I frequently run workshops called Urban Abstracts, and the question that is normally in the forefront of any potential participant’s mind is: ‘What do you mean by urban abstracts?’ As a creative photographer who likes to keep his options open, I don’t incline naturally towards fencing myself in with pedantic barriers. My definition is therefore deliberately loose – an urban abstract is any abstract graphic image found in a town or city. For the type of image I like to take I’ve found the urban landscape offers the greatest potential, but these abstract photographs can be found in any environment.
That is one of the attractions, of course, as these images can be discovered almost anywhere and usually very close to home, regardless of where you live. There is no need to travel to faraway exotic locations to find worthwhile photographs. In fact, your local neighbourhood is a great place to start. It can be both visually stimulating, and creatively rewarding, to unearth successful images in the mundane and ordinary things that most people pass by on a daily basis without once giving a second thought to them.
To make an attractive image from the ordinary (street signs or road markings, for example) requires us to develop the ability to see the familiar through fresh eyes – to see the world around us as a child experiencing that environment for the first time. As the Austrian photographer Ernst Haas once said, ‘I am not interested in shooting new things; I am interested to see things new.’
This requires regular practice, by constantly looking at the world and searching for photographic potential. Very soon you’ll be seeing images in the most unusual and unexpected places. This is one of the reasons I always carry a camera with me.
It is important to discard any preconceptions about what makes an attractive subject. We need to look beyond the everyday function or purpose of something to see it as a purely visual entity. I call it ‘looking beyond the obvious’.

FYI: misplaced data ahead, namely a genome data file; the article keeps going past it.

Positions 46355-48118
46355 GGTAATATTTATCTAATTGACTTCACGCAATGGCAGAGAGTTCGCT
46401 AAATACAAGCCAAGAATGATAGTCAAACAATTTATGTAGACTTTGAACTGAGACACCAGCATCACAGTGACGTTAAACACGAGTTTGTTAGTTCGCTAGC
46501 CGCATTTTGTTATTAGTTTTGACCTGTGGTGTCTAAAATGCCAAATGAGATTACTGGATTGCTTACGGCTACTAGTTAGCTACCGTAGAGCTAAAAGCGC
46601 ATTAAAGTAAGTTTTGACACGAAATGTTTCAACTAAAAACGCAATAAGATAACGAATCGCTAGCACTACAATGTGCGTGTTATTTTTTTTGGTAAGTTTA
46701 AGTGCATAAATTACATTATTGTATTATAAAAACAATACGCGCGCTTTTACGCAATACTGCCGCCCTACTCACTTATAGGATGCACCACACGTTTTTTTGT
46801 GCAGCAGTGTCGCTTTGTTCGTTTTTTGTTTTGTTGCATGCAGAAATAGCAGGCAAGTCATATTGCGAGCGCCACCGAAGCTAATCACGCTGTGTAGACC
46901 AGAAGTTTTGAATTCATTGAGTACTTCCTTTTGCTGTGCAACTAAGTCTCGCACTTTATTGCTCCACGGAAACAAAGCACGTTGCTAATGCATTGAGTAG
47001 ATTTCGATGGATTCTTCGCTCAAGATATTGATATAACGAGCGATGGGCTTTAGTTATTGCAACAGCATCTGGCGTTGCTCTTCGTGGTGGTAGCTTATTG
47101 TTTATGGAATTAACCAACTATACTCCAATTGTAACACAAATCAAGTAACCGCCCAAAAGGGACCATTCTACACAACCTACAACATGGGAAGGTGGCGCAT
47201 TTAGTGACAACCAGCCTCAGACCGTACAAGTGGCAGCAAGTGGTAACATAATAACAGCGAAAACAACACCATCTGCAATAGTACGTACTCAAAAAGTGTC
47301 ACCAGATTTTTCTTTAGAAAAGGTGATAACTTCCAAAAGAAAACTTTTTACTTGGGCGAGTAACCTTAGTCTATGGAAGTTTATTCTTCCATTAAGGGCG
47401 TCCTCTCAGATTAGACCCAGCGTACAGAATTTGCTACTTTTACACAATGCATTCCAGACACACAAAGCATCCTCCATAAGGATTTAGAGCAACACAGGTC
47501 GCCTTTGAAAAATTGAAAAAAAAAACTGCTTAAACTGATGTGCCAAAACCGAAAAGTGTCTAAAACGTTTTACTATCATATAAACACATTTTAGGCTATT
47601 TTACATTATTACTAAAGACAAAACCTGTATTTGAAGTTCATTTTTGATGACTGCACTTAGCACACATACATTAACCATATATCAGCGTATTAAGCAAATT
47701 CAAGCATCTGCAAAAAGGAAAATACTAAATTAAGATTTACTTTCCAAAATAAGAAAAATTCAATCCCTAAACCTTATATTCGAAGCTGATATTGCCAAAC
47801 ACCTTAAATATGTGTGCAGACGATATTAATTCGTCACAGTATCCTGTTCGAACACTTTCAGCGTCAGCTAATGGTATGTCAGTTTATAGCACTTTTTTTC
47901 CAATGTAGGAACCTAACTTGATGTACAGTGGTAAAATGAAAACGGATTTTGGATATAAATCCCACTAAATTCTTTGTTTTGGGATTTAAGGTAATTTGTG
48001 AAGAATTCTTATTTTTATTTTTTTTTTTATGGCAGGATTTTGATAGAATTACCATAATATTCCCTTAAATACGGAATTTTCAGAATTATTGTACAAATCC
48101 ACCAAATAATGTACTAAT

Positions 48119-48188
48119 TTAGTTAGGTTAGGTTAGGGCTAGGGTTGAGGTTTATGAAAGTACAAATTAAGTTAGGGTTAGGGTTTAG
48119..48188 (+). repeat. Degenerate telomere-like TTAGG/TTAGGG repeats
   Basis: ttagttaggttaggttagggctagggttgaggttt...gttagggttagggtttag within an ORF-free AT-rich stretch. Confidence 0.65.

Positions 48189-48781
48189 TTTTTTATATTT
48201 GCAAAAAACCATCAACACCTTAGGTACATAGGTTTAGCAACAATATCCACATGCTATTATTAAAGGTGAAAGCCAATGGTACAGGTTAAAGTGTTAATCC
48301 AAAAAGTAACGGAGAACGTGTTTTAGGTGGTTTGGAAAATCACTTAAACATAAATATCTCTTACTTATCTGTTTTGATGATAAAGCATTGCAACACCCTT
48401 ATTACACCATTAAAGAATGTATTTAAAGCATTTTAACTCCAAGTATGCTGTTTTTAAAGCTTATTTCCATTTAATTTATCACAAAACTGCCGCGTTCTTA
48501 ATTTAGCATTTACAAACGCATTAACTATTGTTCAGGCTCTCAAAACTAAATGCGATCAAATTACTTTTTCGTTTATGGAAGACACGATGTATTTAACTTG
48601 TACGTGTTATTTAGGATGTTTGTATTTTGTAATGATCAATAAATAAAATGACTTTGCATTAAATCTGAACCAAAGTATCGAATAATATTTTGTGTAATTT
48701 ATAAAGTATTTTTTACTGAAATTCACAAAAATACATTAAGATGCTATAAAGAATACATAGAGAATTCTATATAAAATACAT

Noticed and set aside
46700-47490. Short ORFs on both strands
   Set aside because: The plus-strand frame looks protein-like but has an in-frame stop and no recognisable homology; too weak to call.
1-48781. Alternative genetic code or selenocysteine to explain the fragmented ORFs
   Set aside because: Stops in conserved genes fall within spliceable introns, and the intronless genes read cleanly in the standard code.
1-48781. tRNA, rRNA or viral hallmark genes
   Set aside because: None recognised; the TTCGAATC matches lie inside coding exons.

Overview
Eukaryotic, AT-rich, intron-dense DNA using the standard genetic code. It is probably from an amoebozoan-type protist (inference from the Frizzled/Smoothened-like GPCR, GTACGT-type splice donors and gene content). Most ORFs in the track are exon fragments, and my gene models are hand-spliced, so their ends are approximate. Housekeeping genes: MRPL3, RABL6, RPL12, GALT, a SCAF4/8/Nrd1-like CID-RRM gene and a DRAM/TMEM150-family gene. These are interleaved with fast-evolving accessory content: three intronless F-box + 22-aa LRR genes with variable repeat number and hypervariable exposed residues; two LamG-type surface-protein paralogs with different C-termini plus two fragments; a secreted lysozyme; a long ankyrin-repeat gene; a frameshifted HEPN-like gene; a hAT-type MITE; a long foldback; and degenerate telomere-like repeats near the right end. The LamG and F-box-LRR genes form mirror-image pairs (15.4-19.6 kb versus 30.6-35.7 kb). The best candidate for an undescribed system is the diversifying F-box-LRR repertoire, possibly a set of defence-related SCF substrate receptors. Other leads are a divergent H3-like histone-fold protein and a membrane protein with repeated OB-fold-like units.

For example, a manhole cover, a drainpipe or road markings are not immediately recognisable as photogenic subjects until we start to see them in terms of pattern, texture, shape, colour and tone. We then begin to photograph what we really see. This leads to a significantly different approach.
This process is often helped by isolating a part of the subject – by moving in close (using our feet or zooming in with a telephoto lens) and concentrating our attention on the element, or elements, of the subject that are visually most appealing. I refer to this as a ‘reductionist’ approach to composition – stripping away all unwanted or unnecessary elements in the viewfinder until we are left with the core essence of the image.
Attention to detail is vital in this process, so take great care about what is left in the frame – particularly at the edges. The use of colour, line and shape are important considerations. Think about compositional balance (how elements such as light and dark tones relate to each other) and use lines to move the viewer around the frame, taking them to your focal point (if there is one).